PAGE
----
Posts Tagged ‘Jim Federico’

FXDL Dyna Low Rider Recall Letter

FXDL Dyna Low Rider Recall Letter

It’s surely just a coincident that two months ago GM icon Jim Federico was hired on as the Harley-Davidson VP of Engineering and now the motor company has issued an ignition switch recall on more than 3,300 FXDL Dyna Low Rider bikes.

You might recall that ignition switch problems have plagued General Motors and have now turned up in the motorcycle business.

It turns out that engine vibration can turn the switches from ‘on’ to the ‘accessory’ position.  If the switch goes to “accessory,” the engine can shut off while being driven and potentially cause a crash, however, there have been no crashes or injuries reported from this problem.

This recall involves 3,361 motorcycles shipped in the U.S, which represents certain model year 2014.5 FXDL models built 1/6/2014 through 6/9/2014.

Some of these motorcycles may have been assembled with a top engine mount bracket assembly (P/N 16400026) that has a resonant frequency equivalent to 5800 RPM engine speed. When the engine is operated at that speed, it causes excessive vibration in the ignition switch, which mount to that bracket. The excessive vibration can cause the switch to move from the “IGN” (ignition on) position to the “ACC”(accessory only) position, shutting the engine off. The production Electronic Control Module (ECM) calibration will not allow engine speed to exceed 5600 RPM, but Harley-Davidson offers street-legal performance calibrations which will allow the engine to operate above 5600 RPM. If a performance calibration has been installed which permits the engine to exceed 5600 rpm, it could allow a condition that may potentially cause the engine to stall unexpectedly. A stall while riding in traffic could lead to a crash.

The chronology of recall events are:  On 3/31/14, Harley-Davidson’s Customer Service department notified the Harley-Davidson Recall Investigation Committee (RIC) that the ignition switch on an FXDL motorcycle fitted with a non-Harley-Davidson exhaust system moved on its own from the “IGN” (ignition on) position to the “ACC” (accessory only) position during operation on a chassis dynamometer for tuning purposes.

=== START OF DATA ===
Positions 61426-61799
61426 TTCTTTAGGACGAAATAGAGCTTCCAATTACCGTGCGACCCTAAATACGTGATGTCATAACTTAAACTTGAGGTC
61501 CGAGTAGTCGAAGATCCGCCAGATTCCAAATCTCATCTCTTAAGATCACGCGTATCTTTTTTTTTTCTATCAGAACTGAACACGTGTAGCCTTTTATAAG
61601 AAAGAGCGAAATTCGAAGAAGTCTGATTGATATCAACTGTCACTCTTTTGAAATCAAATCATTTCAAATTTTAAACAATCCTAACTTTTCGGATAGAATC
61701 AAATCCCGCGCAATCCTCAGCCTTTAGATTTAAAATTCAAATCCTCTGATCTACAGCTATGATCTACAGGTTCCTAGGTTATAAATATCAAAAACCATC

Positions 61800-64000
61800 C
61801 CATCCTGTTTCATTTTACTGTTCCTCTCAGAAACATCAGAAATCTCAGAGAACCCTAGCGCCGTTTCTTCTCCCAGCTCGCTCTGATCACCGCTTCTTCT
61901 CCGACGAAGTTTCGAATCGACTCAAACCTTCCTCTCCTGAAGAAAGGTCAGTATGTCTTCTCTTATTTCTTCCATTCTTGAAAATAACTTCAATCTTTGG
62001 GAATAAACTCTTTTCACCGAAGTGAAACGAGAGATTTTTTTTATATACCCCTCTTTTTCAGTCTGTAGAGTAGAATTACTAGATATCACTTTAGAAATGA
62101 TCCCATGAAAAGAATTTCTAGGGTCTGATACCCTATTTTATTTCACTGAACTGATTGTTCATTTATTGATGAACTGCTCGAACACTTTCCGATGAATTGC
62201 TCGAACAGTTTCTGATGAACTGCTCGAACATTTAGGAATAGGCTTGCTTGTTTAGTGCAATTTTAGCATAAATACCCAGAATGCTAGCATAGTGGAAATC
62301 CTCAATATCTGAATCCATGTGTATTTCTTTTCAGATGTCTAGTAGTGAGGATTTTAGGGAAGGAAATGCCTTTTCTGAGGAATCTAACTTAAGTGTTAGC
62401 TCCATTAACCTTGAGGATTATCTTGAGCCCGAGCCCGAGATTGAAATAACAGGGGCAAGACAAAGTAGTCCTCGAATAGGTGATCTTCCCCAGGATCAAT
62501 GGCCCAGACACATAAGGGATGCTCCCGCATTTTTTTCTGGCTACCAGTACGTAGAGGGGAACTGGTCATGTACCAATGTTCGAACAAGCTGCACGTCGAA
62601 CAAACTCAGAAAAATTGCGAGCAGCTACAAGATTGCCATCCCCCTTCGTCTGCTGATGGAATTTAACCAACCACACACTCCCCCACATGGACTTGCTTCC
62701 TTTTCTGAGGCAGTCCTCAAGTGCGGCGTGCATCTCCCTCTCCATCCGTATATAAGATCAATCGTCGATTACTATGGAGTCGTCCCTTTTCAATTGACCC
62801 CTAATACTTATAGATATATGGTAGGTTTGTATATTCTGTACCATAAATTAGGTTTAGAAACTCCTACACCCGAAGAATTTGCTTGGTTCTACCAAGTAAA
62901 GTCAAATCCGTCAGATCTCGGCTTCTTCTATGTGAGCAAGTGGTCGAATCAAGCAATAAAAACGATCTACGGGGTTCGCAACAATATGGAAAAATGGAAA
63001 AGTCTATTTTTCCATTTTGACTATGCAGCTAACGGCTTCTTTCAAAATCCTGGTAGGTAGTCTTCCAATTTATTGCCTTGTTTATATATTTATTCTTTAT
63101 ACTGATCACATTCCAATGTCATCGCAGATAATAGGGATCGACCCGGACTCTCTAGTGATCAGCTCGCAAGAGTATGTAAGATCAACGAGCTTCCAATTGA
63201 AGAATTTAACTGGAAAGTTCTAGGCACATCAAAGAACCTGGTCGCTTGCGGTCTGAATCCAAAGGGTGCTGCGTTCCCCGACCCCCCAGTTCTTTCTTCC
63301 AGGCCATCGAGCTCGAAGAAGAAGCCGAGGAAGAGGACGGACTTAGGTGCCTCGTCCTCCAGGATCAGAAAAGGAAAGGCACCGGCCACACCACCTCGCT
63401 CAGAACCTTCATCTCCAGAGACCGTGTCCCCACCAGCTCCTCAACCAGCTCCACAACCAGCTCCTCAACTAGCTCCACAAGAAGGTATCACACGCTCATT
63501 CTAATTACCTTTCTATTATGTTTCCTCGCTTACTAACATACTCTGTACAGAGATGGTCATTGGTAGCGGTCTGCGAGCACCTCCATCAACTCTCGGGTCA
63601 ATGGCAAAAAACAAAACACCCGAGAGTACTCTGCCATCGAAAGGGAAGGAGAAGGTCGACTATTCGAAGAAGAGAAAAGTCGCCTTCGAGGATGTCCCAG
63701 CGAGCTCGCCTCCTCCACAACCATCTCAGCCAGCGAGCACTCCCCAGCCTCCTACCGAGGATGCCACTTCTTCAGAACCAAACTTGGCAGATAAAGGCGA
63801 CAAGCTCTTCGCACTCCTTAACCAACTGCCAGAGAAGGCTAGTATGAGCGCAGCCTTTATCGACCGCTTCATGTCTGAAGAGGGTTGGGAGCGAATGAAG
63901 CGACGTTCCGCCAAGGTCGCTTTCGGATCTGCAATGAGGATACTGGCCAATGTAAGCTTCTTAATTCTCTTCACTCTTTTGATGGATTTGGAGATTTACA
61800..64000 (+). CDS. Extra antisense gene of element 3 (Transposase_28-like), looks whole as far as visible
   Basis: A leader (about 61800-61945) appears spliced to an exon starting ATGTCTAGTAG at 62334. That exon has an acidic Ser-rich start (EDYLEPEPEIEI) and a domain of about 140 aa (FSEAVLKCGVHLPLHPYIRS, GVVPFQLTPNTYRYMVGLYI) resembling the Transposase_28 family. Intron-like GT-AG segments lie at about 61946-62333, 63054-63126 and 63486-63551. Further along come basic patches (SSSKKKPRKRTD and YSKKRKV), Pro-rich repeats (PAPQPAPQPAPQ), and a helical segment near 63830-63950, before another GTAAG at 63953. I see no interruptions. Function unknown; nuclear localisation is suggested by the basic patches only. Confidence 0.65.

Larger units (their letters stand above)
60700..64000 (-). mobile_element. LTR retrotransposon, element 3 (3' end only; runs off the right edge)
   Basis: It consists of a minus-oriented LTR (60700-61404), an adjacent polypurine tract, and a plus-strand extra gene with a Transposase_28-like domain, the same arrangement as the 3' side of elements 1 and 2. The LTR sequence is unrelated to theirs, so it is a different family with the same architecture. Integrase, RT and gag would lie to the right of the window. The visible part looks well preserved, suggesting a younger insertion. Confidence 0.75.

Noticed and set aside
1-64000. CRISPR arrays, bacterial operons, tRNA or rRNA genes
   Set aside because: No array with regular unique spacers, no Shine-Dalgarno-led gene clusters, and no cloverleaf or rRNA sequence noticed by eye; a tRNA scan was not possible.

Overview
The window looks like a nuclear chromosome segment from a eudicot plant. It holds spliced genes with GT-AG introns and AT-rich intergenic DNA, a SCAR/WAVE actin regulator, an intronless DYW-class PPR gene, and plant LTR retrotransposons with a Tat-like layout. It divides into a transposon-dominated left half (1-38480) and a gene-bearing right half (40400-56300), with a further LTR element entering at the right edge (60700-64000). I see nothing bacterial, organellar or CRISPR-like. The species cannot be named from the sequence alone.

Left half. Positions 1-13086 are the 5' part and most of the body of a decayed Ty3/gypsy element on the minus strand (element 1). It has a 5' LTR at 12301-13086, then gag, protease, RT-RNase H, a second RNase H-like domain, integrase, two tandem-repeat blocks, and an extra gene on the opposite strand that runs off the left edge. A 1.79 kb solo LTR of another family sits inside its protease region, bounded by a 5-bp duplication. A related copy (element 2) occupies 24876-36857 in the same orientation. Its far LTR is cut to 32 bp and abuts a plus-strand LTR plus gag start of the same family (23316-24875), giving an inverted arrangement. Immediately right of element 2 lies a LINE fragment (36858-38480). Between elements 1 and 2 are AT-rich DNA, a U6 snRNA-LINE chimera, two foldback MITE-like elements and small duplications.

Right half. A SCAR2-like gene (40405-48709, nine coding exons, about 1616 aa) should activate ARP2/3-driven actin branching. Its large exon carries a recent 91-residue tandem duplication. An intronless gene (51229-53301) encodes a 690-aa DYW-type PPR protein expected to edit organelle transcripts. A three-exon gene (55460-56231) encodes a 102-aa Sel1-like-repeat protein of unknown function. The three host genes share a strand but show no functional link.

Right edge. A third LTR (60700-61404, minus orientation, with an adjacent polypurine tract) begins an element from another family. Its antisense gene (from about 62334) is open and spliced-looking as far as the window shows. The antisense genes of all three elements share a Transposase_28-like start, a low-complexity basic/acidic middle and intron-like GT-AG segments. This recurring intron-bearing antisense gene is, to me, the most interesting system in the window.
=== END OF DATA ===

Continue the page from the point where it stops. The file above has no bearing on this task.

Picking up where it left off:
The RIC initiated an investigation and analysis of this issue. A search of existing warranty data in April, 2014 disclosed no warranty events, but a search of customer complaints disclosed one complaint, which referenced an event similar to the initial report, i.e., an FXDL model motorcycle fitted with a non-Harley-Davidson exhaust system, operated on a chassis dynamometer.

During May, testing was initiated to attempt to re-create this condition.

During May and June, the RIC met to review test and field data information. The testing indicated that this condition could potentially occur both on the road as well as on the dynamometer, that a non-Harley-Davidson exhaust system was not necessary to create the condition, but could enhance it, and that the production Electronic Control Module calibration was not able to create the condition, as an engine speed of 5800 rpm or greater (production calibration includes a 5600 rpm rev limiter), was required to create the condition.

Another review of the warranty and complaint databases in June revealed a total of four events, all of which occurred on motorcycles believed to be fitted with non-Harley-Davidson exhaust systems and ECMs with higher than production engine speed rev limit calibrations.